Facebook has started rolling out instant articles on its mobile app to speed up its news feed. The new feature ensures that the articles will load 10 times faster on Facebook’s app. Facebook says that the articles are hosted on Facebook’s servers, are well designed and create a genuinely better experience for the user than the 8-second wait for an article to load on the mobile web.
"Speed is the most important feature for any mobile software," said Chris Cox, Facebook’s chief product officer. "Photos, text, video. We keep learning the lesson that if it’s not delivered instantly, you’re losing a bunch of the goodness that could have happened." Facebook will host content from popular publishers including the The New York Times, National Geographic, BBC News, among others. The new feature has been rolled out after months of negotiations with publishers amidst concerns that their participation could eventually undermine their own businesses and make them rely on the Social Networking site more.
The social networking site is offering attractive terms to the publishers and will allow them to sell ads in their articles and keep all of the revenue. Publishers can also opt to sell excess ad inventory through Facebook’s advertising network and keep 70% of the revenue. Publications will be able to see their logo on top of every story, along with a "follow" button that you can click to subscribe to their Facebook page and get more stories. They will also be able to include authors’ and photographers’ Facebook photos at the top of the story; which will take you to their profiles and lets you to subscribe to their public posts. Publishers will also be able to embed objects like tweets and interactive graphics in instant articles. Facebook Chief Product Officer Chris Cox stated in a blog post that the Instant Articles will let publishers “deliver fast, interactive articles while maintaining control of their content and business models.”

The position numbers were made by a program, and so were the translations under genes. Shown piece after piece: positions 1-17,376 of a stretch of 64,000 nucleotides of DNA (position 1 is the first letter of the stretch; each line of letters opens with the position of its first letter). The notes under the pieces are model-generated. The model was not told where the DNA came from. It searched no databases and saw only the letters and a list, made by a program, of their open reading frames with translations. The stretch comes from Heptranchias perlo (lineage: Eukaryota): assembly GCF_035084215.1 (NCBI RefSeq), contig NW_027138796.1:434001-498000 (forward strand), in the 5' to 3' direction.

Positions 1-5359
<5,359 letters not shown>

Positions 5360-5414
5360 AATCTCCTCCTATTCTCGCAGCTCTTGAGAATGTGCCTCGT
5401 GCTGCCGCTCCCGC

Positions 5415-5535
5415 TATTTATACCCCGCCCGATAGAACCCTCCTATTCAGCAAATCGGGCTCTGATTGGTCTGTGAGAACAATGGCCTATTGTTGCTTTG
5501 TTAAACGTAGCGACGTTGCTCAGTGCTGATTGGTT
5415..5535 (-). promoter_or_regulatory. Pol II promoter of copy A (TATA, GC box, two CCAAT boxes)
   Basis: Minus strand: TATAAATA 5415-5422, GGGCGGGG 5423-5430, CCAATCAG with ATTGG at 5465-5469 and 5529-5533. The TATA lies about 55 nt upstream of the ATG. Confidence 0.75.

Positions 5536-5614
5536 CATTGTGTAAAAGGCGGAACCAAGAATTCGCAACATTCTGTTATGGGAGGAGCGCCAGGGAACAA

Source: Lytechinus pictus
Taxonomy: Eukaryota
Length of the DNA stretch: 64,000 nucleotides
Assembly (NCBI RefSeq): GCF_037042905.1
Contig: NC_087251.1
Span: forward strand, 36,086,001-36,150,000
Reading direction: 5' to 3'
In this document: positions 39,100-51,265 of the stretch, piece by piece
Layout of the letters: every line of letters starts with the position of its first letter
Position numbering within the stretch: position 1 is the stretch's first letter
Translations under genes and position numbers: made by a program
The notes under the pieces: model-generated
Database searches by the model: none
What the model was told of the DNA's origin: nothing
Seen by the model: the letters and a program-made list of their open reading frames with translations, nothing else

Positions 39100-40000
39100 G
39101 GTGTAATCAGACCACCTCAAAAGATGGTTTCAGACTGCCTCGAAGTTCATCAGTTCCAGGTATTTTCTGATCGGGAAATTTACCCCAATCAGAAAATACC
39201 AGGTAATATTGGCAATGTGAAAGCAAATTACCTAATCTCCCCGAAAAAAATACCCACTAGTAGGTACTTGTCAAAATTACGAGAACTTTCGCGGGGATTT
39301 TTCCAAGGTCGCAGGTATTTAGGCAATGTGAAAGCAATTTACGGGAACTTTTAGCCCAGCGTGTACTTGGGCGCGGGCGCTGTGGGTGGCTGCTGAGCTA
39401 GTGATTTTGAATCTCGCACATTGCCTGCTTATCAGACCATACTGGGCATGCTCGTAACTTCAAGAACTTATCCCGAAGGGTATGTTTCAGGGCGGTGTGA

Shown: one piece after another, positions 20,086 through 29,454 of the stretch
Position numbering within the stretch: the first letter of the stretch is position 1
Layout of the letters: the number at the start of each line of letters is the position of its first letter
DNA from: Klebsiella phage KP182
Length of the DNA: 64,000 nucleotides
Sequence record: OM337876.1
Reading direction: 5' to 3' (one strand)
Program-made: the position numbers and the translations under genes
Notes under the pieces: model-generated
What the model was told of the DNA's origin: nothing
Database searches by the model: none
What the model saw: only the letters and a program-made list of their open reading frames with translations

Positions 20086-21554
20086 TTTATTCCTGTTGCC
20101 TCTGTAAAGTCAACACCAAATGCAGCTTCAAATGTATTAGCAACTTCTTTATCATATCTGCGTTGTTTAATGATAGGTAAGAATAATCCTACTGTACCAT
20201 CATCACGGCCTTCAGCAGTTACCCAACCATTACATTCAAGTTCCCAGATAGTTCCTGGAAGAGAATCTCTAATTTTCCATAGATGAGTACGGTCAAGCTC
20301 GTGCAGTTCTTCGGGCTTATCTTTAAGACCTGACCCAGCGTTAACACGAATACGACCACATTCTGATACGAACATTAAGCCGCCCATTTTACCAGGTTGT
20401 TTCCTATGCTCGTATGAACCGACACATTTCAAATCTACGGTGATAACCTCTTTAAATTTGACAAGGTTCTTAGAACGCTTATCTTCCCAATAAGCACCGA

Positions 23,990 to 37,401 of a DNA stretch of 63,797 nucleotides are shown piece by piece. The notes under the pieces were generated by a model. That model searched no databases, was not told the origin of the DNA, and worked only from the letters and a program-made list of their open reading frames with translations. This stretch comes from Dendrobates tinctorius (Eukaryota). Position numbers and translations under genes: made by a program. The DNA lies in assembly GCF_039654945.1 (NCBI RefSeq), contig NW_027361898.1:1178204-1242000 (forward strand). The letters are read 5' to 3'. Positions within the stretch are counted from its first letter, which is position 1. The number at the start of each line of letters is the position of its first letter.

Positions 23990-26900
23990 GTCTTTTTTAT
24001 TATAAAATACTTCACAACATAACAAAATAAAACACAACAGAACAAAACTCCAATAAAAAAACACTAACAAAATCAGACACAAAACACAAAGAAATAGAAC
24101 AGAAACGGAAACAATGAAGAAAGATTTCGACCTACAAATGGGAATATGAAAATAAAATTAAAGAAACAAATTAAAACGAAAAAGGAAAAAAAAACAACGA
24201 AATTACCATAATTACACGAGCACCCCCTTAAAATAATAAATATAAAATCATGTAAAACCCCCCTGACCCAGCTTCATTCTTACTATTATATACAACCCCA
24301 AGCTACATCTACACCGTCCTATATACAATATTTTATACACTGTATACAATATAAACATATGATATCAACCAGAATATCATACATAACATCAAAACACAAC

A recent study found that 39 out of 50 news sites now have more traffic coming from mobile users than from desktop users. Many publishers hope Facebook can help them better tap into the fast-growing mobile advertising market. Facebook reportedly has double the user engagement of any other social network. Last year the company beat internet giant Google as the leading referrer of traffic to news sites.
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